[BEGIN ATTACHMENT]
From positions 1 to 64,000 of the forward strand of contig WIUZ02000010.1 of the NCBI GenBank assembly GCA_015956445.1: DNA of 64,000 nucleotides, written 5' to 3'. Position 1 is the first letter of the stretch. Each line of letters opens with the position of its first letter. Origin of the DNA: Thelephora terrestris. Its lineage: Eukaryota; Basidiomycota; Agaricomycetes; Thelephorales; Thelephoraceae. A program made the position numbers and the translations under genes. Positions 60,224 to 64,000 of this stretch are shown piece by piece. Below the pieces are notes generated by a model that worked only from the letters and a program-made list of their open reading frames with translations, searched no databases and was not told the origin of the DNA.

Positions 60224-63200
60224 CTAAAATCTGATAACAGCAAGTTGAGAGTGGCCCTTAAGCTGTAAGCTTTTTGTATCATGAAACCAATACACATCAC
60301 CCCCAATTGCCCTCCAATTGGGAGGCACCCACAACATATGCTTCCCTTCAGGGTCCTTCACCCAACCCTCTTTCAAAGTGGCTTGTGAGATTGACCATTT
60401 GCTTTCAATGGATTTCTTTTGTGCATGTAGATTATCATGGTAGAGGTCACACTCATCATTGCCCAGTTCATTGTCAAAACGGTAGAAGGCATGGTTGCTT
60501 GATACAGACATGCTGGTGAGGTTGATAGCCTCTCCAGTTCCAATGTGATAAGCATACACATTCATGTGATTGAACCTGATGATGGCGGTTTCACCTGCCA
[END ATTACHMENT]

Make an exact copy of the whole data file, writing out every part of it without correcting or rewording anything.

From positions 1 to 64,000 of the forward strand of contig WIUZ02000010.1 of the NCBI GenBank assembly GCA_015956445.1: DNA of 64,000 nucleotides, written 5' to 3'. Position 1 is the first letter of the stretch. Each line of letters opens with the position of its first letter. Origin of the DNA: Thelephora terrestris. Its lineage: Eukaryota; Basidiomycota; Agaricomycetes; Thelephorales; Thelephoraceae. A program made the position numbers and the translations under genes. Positions 60,224 to 64,000 of this stretch are shown piece by piece. Below the pieces are notes generated by a model that worked only from the letters and a program-made list of their open reading frames with translations, searched no databases and was not told the origin of the DNA.

Positions 60224-63200
60224 CTAAAATCTGATAACAGCAAGTTGAGAGTGGCCCTTAAGCTGTAAGCTTTTTGTATCATGAAACCAATACACATCAC
60301 CCCCAATTGCCCTCCAATTGGGAGGCACCCACAACATATGCTTCCCTTCAGGGTCCTTCACCCAACCCTCTTTCAAAGTGGCTTGTGAGATTGACCATTT
60401 GCTTTCAATGGATTTCTTTTGTGCATGTAGATTATCATGGTAGAGGTCACACTCATCATTGCCCAGTTCATTGTCAAAACGGTAGAAGGCATGGTTGCTT
60501 GATACAGACATGCTGGTGAGGTTGATAGCCTCTCCAGTTCCAATGTGATAAGCATACACATTCATGTGATTGAACCTGATGATGGCGGTTTCACCTGCCA